Five Things: Wednesday 31st July

Everyday I Have The Blues…
Or everyday that Richard posts, anyway. And in a good way. Not to be bossy or anything, but you really should all be following thebluemoment, for the way Richard Williams illuminates popular (and some other kinds of) music with a lucidity that shines out of the computer screen. This week, one of the things that propelled him to the keys was Frances Ha. “It’s not often I want to get up and dance in the aisles of a cinema, but that’s how I felt halfway through Noah Baumbach’s Frances Ha the other night, when David Bowie’s “Modern Love” erupted out of the speakers. I’ve never been keen on Bowie (although I admire the stuff from his Berlin period), but “Modern Love” is one of those tracks — like Boffalongo’s “Dancing in the Moonlight”, Danny Wilson’s “Mary’s Prayer” or the New Radicals’ “You Get What You Give” — that automatically quicken the heartbeat and turn the world’s colours up a shade. It doesn’t matter who it’s by. Listen without prejudice, as someone once suggested.”

Last Night I Had A Dream…
…in which Bill Nighy suggests I listen to the music of GT Moore and the Reggae Guitars. Strange.

Neil, hung
NeilHanging Henry Diltz’s beautiful photo of NY at Balboa Stadium in 1969 (bought at a strikingly strange auction after a showing of Legends Of The Canyon), I put iTunes on a random Neil Young playlist and it threw up something I had never heard (let alone knowingly owned). It’s from the Citizen Kane Junior Blues bootleg recorded at the Bottom Line in New York in May, 1974. Young was there to see Ry Cooder – and was so inspired that, when Ry had finished, he got up on the stage and played for an hour. Most of the material was unknown to the audience, being from the as-yet unreleased On The Beach. “Greensleeves was my heart of gold” sings Neil, before talking amusingly about depressing folksingers… Hear it in the music player to your right.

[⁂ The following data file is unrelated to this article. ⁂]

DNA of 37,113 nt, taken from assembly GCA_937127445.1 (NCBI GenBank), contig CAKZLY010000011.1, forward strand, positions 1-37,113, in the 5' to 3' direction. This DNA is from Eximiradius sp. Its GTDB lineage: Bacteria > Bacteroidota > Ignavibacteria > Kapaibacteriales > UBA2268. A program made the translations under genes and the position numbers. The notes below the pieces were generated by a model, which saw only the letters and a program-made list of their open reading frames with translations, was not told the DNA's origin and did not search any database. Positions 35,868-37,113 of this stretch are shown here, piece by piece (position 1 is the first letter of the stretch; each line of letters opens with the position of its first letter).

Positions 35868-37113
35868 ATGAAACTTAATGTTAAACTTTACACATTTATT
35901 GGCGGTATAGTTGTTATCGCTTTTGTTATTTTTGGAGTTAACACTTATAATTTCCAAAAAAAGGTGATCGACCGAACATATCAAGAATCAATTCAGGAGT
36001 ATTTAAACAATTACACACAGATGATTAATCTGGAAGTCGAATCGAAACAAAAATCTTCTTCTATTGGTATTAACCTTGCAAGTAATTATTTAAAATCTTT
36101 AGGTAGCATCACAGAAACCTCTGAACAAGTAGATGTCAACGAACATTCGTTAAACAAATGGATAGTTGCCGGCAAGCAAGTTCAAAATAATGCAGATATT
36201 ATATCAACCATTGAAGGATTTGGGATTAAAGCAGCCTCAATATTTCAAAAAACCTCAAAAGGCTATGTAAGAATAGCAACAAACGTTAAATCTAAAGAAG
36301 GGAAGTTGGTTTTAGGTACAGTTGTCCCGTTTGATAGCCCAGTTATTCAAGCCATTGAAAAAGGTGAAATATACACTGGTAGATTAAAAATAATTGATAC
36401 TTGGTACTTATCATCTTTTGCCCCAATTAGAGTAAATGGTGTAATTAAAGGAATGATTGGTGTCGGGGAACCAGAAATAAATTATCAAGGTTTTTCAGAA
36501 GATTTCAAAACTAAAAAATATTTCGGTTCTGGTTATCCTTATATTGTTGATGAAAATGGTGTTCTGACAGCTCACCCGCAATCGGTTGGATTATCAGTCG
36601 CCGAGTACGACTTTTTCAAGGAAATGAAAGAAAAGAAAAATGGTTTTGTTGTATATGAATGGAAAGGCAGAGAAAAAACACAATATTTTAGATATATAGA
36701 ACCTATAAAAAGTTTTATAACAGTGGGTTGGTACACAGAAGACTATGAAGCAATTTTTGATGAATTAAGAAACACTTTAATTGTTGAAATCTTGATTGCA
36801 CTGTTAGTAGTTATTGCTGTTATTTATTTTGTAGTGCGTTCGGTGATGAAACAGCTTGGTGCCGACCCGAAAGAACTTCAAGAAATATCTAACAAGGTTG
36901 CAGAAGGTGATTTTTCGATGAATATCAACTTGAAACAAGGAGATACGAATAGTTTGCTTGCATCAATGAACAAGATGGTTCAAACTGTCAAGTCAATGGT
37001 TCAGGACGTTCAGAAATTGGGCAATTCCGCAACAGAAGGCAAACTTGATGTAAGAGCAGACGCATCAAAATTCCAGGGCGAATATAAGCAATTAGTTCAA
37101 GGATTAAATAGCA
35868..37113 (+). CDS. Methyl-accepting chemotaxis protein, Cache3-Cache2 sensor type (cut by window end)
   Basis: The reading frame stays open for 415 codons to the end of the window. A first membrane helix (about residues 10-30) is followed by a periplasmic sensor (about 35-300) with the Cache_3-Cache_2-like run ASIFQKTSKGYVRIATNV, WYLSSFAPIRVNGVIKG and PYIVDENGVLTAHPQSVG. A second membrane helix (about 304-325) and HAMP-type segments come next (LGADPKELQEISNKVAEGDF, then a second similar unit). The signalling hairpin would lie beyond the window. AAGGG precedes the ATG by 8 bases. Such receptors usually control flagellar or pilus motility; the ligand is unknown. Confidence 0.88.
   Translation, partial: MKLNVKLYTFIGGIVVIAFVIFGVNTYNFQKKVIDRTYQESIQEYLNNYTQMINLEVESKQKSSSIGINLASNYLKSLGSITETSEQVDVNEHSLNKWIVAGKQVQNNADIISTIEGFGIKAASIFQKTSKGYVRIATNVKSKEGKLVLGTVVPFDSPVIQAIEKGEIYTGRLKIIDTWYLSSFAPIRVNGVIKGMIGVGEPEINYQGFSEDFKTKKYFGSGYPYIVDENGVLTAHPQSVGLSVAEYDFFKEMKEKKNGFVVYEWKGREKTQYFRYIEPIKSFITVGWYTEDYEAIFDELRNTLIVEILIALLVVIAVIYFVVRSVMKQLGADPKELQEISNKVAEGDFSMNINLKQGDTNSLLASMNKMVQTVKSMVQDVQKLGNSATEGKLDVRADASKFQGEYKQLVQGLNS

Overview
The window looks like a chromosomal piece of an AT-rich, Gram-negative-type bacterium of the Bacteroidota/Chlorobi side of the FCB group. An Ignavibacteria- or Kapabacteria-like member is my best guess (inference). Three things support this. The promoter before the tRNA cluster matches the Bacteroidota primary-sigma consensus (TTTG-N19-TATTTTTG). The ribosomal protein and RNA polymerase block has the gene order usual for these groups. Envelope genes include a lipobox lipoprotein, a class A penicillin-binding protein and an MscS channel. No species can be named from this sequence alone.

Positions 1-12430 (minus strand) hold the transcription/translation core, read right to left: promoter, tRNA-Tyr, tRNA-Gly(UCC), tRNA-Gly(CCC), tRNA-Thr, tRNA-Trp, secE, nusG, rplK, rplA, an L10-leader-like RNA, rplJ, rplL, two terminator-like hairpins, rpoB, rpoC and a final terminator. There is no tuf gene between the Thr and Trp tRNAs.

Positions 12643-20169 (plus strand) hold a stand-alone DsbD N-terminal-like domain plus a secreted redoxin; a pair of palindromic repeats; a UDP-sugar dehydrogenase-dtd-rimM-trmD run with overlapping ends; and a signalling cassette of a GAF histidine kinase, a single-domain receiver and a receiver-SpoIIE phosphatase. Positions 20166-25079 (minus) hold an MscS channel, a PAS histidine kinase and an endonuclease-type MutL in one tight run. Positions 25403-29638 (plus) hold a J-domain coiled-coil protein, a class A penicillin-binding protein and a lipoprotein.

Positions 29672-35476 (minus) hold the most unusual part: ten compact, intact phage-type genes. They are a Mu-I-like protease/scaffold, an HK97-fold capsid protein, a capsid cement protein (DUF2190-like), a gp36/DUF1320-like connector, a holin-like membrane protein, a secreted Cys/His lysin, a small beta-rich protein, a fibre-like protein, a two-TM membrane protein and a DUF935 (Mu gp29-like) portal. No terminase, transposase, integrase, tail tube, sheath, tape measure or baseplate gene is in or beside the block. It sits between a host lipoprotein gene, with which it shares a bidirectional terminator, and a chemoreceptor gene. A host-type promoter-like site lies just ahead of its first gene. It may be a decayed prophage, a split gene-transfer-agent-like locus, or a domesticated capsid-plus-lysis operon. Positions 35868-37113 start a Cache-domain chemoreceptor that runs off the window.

Now That’s a Record Cover
H HawesFrom London Jazz Collector’s blog, the moody Hampton Hawes, caught in a great sepia mood. And look at its recording venue: Live at the Police Academy, Chavez Ravine, June 28, 1955, Los Angeles, CA. In related news; if you can, look up a copy of Ry Cooder’s Chavez Ravine, a concept album which tells the story of the Mexican-American community demolished in the 1950s in order to build public housing, which, this being LA, was never built. Eventually the Brooklyn Dodgers built a stadium on the site as part of their move to Los Angeles. Fantastic music, especially good on hot summer days, with fine guest vocalists and astonishing percussion.

Best. Busker. Ever.
Donovan (“Sunny Goodge Street”) meets Arthur Brown (“Fire”)  at twilight by the American Church.


Five Things: Wednesday 22nd May

RIP George Jones: A memory of the Wembley Country Festival, 1981
Simon and I loved the Killer, Jerry Lee Lewis, and were prepared to endure any amount of maudlin production-line Nashville filler to see him. However, the bill at the 1981 International Festival Of Country Music (© Mervyn Conn) at the Empire Pool was pretty good, and Carl Perkins’ set led into Jerry’s, the highlight of which was a staggeringly over-the-top rendition of “Somewhere Over The Rainbow”. The icing on the cake, however, was the towering (but pretty short, if memory serves me well) performance by the legendary George. I had inveigled a press pass and snuck into the VIP section, and found myself next to Elvis Costello, who was there to pay homage, I’m guessing. Two frames, a rather evil-eyed look from one of Elvis’s companions, and I concentrated on the stage. My favourite shot, though, is of Simon, resplendent in bootlace tie and Jim Reeves badge…